An Insider’s Guide To Marrakech

Fashion Designer Artsi Ifrach Reveals His Go To Spots For Inspiration And Hidden Treasures In Marrakech

Artsi Ifrach

Fashion Designer & Owner, Maison ARTC

Born and raised in Israel, Artsi Ifrach always knew his family had Moroccan roots, but he never had the opportunity to visit the country. Later, his work as a dancer with the Israeli Ballet took him to faraway places like Amsterdam, Paris, and London—"all of which I found very exciting, as they were so different from where I grew up," he recalls. But still, Morocco eluded him. Then, in 2009, he finally touched down in Marrakech, where he went to visit his parent’s old house in the Jewish quarter. "It was very emotional to realize that I somehow belonged in this city, too," he says. Hooked immediately, Ifrach has made Marrakech his home for the past decade, drawing inspiration for his well-received fashion line from the local culture and his Moroccan roots.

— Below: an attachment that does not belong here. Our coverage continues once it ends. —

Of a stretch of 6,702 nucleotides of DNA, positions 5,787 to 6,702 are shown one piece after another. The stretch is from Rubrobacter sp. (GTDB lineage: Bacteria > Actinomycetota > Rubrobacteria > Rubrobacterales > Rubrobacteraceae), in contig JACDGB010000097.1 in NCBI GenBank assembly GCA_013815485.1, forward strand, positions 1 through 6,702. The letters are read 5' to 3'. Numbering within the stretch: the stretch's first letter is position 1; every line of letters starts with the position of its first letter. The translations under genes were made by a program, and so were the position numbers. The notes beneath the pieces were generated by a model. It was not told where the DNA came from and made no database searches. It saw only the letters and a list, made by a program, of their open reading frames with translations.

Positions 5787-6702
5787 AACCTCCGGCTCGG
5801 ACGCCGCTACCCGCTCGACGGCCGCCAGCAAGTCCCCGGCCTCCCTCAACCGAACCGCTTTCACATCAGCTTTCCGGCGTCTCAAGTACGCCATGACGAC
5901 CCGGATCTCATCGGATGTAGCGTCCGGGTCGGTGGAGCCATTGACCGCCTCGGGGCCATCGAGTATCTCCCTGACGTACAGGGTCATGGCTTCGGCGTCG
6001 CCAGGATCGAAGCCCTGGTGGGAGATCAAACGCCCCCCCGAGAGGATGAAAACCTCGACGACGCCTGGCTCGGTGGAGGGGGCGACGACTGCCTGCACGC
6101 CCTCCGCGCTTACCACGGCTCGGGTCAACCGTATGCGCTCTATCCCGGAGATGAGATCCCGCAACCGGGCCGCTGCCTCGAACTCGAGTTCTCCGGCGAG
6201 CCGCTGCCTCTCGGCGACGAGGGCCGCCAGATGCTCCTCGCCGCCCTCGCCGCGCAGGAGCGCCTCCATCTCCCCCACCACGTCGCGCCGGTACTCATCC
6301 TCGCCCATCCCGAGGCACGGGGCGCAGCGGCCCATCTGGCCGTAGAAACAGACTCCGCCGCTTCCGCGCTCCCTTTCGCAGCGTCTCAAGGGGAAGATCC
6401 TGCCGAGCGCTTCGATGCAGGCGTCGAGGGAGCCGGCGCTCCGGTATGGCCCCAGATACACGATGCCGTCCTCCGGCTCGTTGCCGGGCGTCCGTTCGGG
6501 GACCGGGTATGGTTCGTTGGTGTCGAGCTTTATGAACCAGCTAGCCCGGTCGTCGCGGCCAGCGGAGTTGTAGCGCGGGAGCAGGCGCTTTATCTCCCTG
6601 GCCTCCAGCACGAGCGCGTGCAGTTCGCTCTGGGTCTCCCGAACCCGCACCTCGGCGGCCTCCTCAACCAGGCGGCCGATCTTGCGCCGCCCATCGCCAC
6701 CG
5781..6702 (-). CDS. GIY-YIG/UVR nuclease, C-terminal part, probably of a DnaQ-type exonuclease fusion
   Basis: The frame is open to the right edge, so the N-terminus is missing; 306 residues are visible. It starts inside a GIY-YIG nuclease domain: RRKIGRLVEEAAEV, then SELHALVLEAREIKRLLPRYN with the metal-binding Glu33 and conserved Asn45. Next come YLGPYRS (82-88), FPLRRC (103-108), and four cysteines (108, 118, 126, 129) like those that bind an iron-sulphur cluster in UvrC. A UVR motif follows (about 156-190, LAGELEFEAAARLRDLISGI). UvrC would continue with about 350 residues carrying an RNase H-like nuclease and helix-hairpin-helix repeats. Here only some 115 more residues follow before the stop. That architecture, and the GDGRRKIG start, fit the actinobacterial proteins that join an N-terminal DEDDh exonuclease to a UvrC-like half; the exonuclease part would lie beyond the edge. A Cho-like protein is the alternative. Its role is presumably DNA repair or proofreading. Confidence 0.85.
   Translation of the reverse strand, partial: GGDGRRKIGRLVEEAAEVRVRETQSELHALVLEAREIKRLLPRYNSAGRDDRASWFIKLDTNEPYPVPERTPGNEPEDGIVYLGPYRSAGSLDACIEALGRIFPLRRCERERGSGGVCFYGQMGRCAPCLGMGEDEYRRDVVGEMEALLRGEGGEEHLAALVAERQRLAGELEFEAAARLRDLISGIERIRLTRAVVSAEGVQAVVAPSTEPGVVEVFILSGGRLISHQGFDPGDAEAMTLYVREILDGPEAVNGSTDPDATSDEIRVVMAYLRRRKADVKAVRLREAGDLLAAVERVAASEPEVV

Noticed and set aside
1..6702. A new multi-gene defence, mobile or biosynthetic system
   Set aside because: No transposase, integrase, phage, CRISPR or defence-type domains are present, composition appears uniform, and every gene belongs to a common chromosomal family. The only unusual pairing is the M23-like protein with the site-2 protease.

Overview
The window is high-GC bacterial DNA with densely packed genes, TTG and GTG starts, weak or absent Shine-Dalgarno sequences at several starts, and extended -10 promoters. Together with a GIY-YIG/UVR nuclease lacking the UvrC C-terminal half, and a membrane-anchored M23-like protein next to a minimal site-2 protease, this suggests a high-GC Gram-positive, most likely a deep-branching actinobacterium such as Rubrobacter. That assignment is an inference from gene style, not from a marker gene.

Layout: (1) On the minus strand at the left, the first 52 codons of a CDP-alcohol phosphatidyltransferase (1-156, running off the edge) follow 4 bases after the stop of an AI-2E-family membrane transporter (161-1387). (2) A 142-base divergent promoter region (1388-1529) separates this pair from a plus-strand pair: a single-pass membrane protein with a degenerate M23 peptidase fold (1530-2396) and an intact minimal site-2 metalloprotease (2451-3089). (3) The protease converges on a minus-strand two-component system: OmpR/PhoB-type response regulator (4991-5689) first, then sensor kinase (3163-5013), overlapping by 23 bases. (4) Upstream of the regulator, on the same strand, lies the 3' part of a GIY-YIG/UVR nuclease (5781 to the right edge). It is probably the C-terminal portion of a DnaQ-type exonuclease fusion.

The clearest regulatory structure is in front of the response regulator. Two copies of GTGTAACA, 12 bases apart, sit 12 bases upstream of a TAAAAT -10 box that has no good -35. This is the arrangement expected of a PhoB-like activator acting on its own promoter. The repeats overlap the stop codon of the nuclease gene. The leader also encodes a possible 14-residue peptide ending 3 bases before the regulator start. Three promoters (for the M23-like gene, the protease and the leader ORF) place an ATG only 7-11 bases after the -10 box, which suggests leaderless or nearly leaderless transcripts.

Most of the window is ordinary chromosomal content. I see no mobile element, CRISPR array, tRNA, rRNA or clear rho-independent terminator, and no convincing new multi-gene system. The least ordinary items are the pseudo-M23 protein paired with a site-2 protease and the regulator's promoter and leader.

Designer Artsi Ifrach, wearing his own designs. Melding historic odes with contemporary flair has become a hallmark of Ifrach’s one-of-a-kind pieces. Photo courtesy of Suzy Holtgrave.

Recommendations locales

"Marrakech is, to me, one of the most unique places in the world. It’s a place where you can still feel the "real culture,” says Ifrach. "You fall in love with it the minute you arrive." From places to find hidden treasures, to a Lebanese restaurant than reminds Ifrach of home, here are some of the places the fashion designer finds inspiration in his adopted hometown.

Azar Restaurant Marrakech

While Ifrach loves Moroccan cuisine ("you haven’t eaten if you haven’t tried a lamb tagine with prunes., or eaten couscous with your hands," he says), sometimes he longs for the meals of his youth in the Middle East. When those cravings strike, he heads to Azar (Rue de Yougoslavie, near Boulevard Hassan II, Gueliz; +212-5-2443-0920), an elegant Lebanese restaurant in the Gueliz neighborhood. “Eating here takes me back in time to my beloved Israel,” he notes. “And I always take out-of-town visitors here.” In spaces adorned with colorful pillows, carved paneling, and mod-inspired chairs, hot and cold mezzes (Ifrach says the hummus and babaganoush are musts) are served along with grilled and spit-fired dishes. Eve some Moroccan classics like tagines and pastilla make an appearance. “Another plus is that they often have live music and dance performances during dinner,” Ifrach says.